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Human-gained heart enhancers are associated with species-specific cardiac attributes

An Author Correction to this article was published on 17 November 2022

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Abstract

Heart development is controlled by a relatively conserved network of transcriptional and chromatin regulators; how the human heart has evolved species-specific features to maintain adequate cardiac output and function remains to be defined. In this study, we performed a comparative epigenomic analysis of mouse and human cardiomyocytes at the earliest stages of cardiogenesis and identified enhancers and promoters that are specifically active in human cardiogenesis. These cis-regulatory elements (CREs) are associated with genes involved in heart development and function and are enriched in genetic variants associated with human cardiac phenotypic and disease traits, particularly those differing between humans and mice. Human-gained CREs are also gained within genomic loci of known transcriptional regulators, potentially expanding their role in human heart development. In particular, we found that a human-gained enhancer in the locus of the early developmental regulator ZIC3 regulates ZIC3 induction at the mesoderm stage as well as cardiomyocyte differentiation. Overall, our results illuminate how human-specific CREs can contribute to human-specific cardiac attributes and can expand the role of conserved transcriptional regulators in human cardiac development.

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Fig. 1: Dynamic epigenomic changes correlate with cardiac developmental gene expression programs.
Fig. 2: Comparative human and mouse epigenomic analysis reveals human-gained CREs that are associated with specific cardiac traits.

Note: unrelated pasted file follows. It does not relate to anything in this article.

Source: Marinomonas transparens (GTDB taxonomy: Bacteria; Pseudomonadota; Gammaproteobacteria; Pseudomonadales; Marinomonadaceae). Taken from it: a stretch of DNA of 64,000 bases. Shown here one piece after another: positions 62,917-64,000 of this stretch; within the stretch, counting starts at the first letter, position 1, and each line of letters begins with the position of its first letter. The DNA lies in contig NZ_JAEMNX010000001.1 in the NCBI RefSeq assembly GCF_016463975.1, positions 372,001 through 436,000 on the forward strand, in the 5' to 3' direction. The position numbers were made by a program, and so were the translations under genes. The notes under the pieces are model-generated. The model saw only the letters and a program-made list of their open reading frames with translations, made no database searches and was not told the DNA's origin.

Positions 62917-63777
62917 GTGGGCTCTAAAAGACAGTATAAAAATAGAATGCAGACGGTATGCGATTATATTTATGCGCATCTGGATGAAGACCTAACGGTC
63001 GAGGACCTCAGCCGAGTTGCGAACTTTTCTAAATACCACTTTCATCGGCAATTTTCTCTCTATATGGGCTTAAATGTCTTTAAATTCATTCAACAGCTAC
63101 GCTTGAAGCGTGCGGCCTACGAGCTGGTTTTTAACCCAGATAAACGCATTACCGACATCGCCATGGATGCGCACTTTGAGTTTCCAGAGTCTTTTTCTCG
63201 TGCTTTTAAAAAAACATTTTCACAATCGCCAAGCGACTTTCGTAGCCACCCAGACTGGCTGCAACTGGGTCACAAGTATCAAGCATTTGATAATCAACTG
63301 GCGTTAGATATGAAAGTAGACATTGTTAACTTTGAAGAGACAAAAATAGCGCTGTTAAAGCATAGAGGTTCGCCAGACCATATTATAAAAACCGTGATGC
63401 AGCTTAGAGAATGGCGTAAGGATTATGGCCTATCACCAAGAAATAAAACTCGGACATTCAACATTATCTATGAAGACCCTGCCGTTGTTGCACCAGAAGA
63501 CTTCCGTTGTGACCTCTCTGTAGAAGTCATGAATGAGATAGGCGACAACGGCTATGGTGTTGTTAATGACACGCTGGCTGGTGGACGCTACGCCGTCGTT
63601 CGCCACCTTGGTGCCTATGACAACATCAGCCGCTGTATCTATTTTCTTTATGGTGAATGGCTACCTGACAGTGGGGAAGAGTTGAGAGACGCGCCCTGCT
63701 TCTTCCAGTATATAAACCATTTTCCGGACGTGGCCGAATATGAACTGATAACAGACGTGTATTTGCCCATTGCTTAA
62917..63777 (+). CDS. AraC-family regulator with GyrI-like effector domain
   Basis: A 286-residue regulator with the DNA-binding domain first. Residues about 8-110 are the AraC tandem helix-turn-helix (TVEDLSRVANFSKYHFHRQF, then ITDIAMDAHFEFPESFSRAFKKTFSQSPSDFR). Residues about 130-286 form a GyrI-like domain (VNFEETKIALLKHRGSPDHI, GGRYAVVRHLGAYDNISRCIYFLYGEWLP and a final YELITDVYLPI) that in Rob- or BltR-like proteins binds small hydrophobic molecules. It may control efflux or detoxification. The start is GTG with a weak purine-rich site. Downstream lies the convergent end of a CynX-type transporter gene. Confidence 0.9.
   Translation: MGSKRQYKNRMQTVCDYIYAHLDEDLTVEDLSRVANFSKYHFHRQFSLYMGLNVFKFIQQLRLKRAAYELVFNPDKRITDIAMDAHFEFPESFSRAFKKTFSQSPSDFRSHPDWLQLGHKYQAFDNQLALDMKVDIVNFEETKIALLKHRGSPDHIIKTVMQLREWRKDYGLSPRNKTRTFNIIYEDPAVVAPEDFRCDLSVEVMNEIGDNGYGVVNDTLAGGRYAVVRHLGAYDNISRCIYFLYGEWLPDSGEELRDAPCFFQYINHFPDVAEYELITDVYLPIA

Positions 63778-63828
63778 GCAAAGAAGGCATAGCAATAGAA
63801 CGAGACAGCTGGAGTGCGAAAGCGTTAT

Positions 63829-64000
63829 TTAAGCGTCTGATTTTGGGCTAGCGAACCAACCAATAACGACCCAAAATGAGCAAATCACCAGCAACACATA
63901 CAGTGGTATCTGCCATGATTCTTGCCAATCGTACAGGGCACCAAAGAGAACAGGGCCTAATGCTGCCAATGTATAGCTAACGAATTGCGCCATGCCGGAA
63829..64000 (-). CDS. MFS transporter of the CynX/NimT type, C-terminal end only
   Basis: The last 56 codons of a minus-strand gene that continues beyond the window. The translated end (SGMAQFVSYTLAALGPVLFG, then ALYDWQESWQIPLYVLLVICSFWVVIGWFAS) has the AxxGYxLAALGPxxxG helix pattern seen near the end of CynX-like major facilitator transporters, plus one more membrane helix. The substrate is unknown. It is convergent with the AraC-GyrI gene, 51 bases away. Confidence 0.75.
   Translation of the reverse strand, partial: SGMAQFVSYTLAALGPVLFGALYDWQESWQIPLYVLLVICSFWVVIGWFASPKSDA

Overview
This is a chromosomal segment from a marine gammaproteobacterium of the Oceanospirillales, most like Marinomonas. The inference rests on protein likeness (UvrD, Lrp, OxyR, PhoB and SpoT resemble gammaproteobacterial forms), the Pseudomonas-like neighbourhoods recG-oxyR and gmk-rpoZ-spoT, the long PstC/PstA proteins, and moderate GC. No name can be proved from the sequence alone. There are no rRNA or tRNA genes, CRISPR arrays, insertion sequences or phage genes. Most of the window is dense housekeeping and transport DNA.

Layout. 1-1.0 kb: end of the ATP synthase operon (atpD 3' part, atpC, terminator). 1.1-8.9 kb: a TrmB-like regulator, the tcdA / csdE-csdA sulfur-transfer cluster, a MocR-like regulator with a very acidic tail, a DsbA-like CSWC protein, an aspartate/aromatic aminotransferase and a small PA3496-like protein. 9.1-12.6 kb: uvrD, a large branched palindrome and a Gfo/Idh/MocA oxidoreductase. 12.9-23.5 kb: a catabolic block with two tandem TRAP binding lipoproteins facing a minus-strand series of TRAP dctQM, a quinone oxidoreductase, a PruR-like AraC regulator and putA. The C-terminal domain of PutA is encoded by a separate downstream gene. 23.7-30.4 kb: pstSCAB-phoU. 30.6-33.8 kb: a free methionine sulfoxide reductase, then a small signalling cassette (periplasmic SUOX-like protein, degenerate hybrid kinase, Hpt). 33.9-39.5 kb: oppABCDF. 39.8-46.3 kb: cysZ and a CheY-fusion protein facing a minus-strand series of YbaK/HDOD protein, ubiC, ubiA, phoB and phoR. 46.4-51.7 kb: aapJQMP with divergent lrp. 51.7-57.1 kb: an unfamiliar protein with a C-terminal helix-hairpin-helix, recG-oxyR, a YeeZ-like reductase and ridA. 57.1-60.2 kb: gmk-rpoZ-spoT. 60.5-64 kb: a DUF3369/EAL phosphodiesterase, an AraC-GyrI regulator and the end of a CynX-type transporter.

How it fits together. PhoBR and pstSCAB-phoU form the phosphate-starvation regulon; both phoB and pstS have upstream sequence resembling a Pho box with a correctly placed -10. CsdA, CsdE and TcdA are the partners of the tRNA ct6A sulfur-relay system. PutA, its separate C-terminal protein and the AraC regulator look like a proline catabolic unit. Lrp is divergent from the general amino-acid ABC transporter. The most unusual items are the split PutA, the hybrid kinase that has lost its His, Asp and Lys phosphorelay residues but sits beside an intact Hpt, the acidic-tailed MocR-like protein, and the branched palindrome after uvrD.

Fig. 3: Human-gained enhancers in the ZIC3 locus establish a potential ZIC3 mesoderm-related GRN that directs elevated human ZIC3 expression at the mesoderm stage.
Fig. 4: ZIC3 is required for human CM differentiation.
Fig. 5: A ZIC3 human-gained enhancer regulates mesoderm-specific ZIC3 expression and CM differentiation.

Data availability

Sequencing data are available from the Gene Expression Omnibus database (snATAC: GSE192500; bulk sequencing data: GSE192365). A list of all the used sequencing datasets (new and public) and their accession numbers is available in Supplementary Table 13. Bulk sequencing data can be viewed using the UCSC Genome Browser (https://genome.ucsc.edu/s/Cbenner/Chi-211218-ReviewerTracks). All other data supporting the findings in this study are included in the main article and associated files.

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Acknowledgements

We thank M. Swim for help with analysis of flow cytometry data and E. Ines for technical assistance. We thank K. Jepsen and the UCSD Institute for Genomic Medicine for help with sequencing and the UCSD Human Embryonic Stem Cell Core Facility for help with cell sorting. This work was supported, in part, by grants from the National Institutes of Health (1UM1HL128773) to B.R., S.M.E. and N.C.C.; and the American Heart Association (18CDA34080195) to J.B.

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Authors

Contributions

E.D., B.R. and N.C.C. conceived the project and the overall design of the experimental strategy. C.B. designed and performed bioinformatics analyses. E.D., F.Z., S.P., E.F., X.H., A.Y.L. and J.G. conducted experiments. Y.Z., O.B.P. and R.H. helped with bioinformatics analysis. B.R., S.M.E., J.B. and H.S.K. provided critical intellectual input and data interpretation. E.D. and N.C.C. prepared the manuscript, with input from all authors.

Corresponding authors

Correspondence to Chris Benner or Neil C. Chi.

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The authors declare no competing interests.

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Nature Cardiovascular Research thanks Mirana Ramialison and the other, anonymous, reviewer(s) for their contribution to the peer review of this work.

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Integrated supplementary information

Extended Data Fig. 1 Gene regulatory networks dynamically remodel during human cardiomyocyte differentiation.